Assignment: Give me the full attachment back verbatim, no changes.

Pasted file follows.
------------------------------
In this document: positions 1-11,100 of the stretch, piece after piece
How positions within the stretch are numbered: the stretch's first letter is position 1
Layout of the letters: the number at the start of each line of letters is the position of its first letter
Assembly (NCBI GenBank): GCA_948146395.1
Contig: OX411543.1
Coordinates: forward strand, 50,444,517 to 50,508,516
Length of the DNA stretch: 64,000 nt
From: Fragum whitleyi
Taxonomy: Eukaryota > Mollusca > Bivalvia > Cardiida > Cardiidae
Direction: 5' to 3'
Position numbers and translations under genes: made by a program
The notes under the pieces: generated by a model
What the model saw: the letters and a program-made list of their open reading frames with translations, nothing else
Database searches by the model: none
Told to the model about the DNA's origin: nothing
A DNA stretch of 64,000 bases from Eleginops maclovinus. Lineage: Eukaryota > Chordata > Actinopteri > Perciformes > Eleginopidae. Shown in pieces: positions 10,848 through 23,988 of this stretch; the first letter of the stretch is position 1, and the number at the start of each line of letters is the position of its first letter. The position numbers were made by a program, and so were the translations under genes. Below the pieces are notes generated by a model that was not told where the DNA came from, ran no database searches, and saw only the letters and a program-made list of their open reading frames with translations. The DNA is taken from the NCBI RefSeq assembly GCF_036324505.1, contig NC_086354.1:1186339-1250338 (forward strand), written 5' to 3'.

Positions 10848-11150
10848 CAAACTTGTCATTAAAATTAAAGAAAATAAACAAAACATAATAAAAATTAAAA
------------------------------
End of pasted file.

In this document: positions 1-11,100 of the stretch, piece after piece
How positions within the stretch are numbered: the stretch's first letter is position 1
Layout of the letters: the number at the start of each line of letters is the position of its first letter
Assembly (NCBI GenBank): GCA_948146395.1
Contig: OX411543.1
Coordinates: forward strand, 50,444,517 to 50,508,516
Length of the DNA stretch: 64,000 nt
From: Fragum whitleyi
Taxonomy: Eukaryota > Mollusca > Bivalvia > Cardiida > Cardiidae
Direction: 5' to 3'
Position numbers and translations under genes: made by a program
The notes under the pieces: generated by a model
What the model saw: the letters and a program-made list of their open reading frames with translations, nothing else
Database searches by the model: none
Told to the model about the DNA's origin: nothing
A DNA stretch of 64,000 bases from Eleginops maclovinus. Lineage: Eukaryota > Chordata > Actinopteri > Perciformes > Eleginopidae. Shown in pieces: positions 10,848 through 23,988 of this stretch; the first letter of the stretch is position 1, and the number at the start of each line of letters is the position of its first letter. The position numbers were made by a program, and so were the translations under genes. Below the pieces are notes generated by a model that was not told where the DNA came from, ran no database searches, and saw only the letters and a program-made list of their open reading frames with translations. The DNA is taken from the NCBI RefSeq assembly GCF_036324505.1, contig NC_086354.1:1186339-1250338 (forward strand), written 5' to 3'.

Positions 10848-11150
10848 CAAACTTGTCATTAAAATTAAAGAAAATAAACAAAACATAATAAAAATTAAAA